Give yourself a hi-five, you’re on Ton Sai

Back on-board After turning in the kayak, we evaluated the options on Ton Sai for the best place to post up for New Years Eve. After perusing a few different places, we stumbled into one where a couple of guys were asking the audience if any one can play the drums. I stepped in, and proceeded to jam out with some other tourists playing an odd mix of mellow jazzy stuff with a touch of reggae when some local guys joined in. We played right up to the countdown, and then watched some pretty rad fireworks taking place on the beaches all around. It was a very different place compared to dancing in a bar in Silverton like I did the year prior, but both were undoubtedly some of the most fun I've ever had for New Years.

Koh Lipe

20130601-210027.jpg One of the biggest highlights was when John and I rented a tandem sea kayak and paddled to an island just north of Koh Lipe, called Koh Adang. Koh Adang is a nature preserve, and no one but the park rangers are allowed to live on the island. When we found the deserted beach on its western shore, John described it very accurately by saying it was "like walking into a stock photograph in your computer's screensaver."

Beyond Jalpak Tash

From Karakol, we drove 40 minutes to Ichke Jergez for a night with a wonderful local family, and then surfed the back of a flat-bed truck up an already melted-out mud road to the start of an hour long tour to the yurt, known as Jalpak Tash. The location is pretty much unbeatable, all things considered, from the views of the mountains above to the lake below.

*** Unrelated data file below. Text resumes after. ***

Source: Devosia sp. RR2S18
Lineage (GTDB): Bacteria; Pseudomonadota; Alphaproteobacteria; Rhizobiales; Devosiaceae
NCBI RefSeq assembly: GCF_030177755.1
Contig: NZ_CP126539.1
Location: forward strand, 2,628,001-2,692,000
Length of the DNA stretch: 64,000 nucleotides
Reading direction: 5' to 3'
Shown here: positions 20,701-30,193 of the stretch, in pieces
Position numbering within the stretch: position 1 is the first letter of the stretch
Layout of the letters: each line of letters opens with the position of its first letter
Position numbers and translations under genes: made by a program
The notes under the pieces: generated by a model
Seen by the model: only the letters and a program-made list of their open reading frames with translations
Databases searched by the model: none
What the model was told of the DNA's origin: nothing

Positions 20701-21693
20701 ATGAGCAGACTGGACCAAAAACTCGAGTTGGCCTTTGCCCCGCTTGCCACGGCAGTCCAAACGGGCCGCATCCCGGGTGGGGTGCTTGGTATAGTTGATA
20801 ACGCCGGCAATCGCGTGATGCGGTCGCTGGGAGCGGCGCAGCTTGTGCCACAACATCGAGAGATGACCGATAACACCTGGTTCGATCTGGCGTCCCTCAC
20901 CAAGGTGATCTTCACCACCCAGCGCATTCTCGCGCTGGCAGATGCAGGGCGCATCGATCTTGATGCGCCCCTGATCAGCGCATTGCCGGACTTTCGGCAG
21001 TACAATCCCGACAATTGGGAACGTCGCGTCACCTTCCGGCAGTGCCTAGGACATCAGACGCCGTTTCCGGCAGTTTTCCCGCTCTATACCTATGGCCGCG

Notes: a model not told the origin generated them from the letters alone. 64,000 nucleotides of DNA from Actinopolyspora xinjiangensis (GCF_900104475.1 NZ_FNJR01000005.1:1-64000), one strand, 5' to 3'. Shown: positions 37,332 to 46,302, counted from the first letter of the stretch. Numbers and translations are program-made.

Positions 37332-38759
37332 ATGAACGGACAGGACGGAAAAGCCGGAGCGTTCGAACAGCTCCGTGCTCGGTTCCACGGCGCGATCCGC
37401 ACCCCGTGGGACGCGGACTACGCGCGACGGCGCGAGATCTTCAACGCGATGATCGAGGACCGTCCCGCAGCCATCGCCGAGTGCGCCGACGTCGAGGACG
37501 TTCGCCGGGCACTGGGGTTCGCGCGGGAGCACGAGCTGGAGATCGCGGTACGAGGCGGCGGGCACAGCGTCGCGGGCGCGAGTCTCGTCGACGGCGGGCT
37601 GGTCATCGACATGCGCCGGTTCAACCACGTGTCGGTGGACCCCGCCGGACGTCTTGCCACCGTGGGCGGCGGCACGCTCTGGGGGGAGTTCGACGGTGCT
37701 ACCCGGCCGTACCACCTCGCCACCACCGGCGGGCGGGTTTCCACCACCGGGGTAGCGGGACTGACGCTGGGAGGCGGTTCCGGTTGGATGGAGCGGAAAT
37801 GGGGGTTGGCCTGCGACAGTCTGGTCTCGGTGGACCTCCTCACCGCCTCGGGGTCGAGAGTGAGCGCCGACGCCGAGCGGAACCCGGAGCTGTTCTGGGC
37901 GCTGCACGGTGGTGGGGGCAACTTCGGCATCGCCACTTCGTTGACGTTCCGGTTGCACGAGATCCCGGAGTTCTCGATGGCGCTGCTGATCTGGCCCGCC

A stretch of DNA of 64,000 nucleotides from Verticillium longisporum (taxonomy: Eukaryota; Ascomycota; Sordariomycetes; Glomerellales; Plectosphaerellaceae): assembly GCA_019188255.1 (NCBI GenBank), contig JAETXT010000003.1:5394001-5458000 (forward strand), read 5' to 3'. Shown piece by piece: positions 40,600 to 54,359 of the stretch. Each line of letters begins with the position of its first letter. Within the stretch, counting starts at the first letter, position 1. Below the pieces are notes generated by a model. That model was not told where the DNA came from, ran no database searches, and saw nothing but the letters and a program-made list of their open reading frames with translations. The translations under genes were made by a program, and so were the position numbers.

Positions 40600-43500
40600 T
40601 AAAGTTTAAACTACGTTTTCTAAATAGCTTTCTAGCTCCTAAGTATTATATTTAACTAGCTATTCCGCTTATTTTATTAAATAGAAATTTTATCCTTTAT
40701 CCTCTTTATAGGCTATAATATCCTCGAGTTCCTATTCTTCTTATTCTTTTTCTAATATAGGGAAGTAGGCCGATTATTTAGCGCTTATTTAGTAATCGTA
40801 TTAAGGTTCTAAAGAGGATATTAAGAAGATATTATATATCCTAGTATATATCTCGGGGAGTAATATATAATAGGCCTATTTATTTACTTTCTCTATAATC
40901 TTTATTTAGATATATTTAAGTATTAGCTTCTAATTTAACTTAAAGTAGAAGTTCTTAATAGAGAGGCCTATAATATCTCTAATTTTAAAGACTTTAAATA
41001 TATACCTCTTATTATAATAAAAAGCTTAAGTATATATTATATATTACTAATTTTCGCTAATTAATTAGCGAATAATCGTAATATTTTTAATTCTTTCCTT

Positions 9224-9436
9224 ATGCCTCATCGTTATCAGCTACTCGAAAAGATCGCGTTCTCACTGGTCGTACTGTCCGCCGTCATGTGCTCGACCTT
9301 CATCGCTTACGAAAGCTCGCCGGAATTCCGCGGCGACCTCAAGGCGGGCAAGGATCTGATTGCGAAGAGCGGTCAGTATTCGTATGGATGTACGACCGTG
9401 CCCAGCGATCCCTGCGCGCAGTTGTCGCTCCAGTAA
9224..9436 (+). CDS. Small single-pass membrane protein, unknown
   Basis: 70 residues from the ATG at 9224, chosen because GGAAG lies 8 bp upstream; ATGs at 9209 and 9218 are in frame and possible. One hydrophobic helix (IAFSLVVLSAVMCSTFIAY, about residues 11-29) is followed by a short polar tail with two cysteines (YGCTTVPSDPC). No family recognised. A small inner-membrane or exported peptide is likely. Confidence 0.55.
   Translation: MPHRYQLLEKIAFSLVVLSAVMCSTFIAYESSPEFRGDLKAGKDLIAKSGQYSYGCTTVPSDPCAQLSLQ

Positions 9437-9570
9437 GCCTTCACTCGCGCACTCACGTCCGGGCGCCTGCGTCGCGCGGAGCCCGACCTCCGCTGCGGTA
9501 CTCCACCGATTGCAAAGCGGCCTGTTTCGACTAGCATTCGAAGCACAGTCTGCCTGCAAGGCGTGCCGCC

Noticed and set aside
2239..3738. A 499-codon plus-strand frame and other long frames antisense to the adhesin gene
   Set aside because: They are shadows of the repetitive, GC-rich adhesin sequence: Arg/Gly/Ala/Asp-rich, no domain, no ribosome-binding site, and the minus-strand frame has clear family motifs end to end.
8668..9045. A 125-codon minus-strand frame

High & Abroad on my Birthday: The Petronas Twin Towers

Your author on the bridge We spent close to twenty minutes up high, looking at the hills in the distance and the city below. It was a pretty amazing experience, especially considering I had never been so high in a man-made tower, let alone the tallest building in the world from 1998 to 2004.

Tropical Metropolis

We took the bus from the AirAsia "discount" airport to KL Central Station, and then took the above-ground metro to our hostel, the Reggae Mansion. We settled in at the rooftop bar with a few beers, and, for the only time during our entire stay, some reggae music. The clouds broke and we admired the Kuala Lumpur Tower as rain splattered around and Bob Marley skipped on the speakers.

50¢ Haircuts & Chicken Foot Soup

I noticed quite a few people will ask you, upon finding out that you traveled to Indonesia, Malaysia, and/or Thailand, "what was the weirdest thing you ate?" For me, it was definitely Chicken Foot Soup. Don't get me wrong, the dish was delicious, with fresh veggies and bits of chicken, but it was a little odd putting a chicken foot in my mouth, suckling the fat off it, and spitting the foot bones out. Luckily, by the time I got to the sixth toe, I felt like a natural.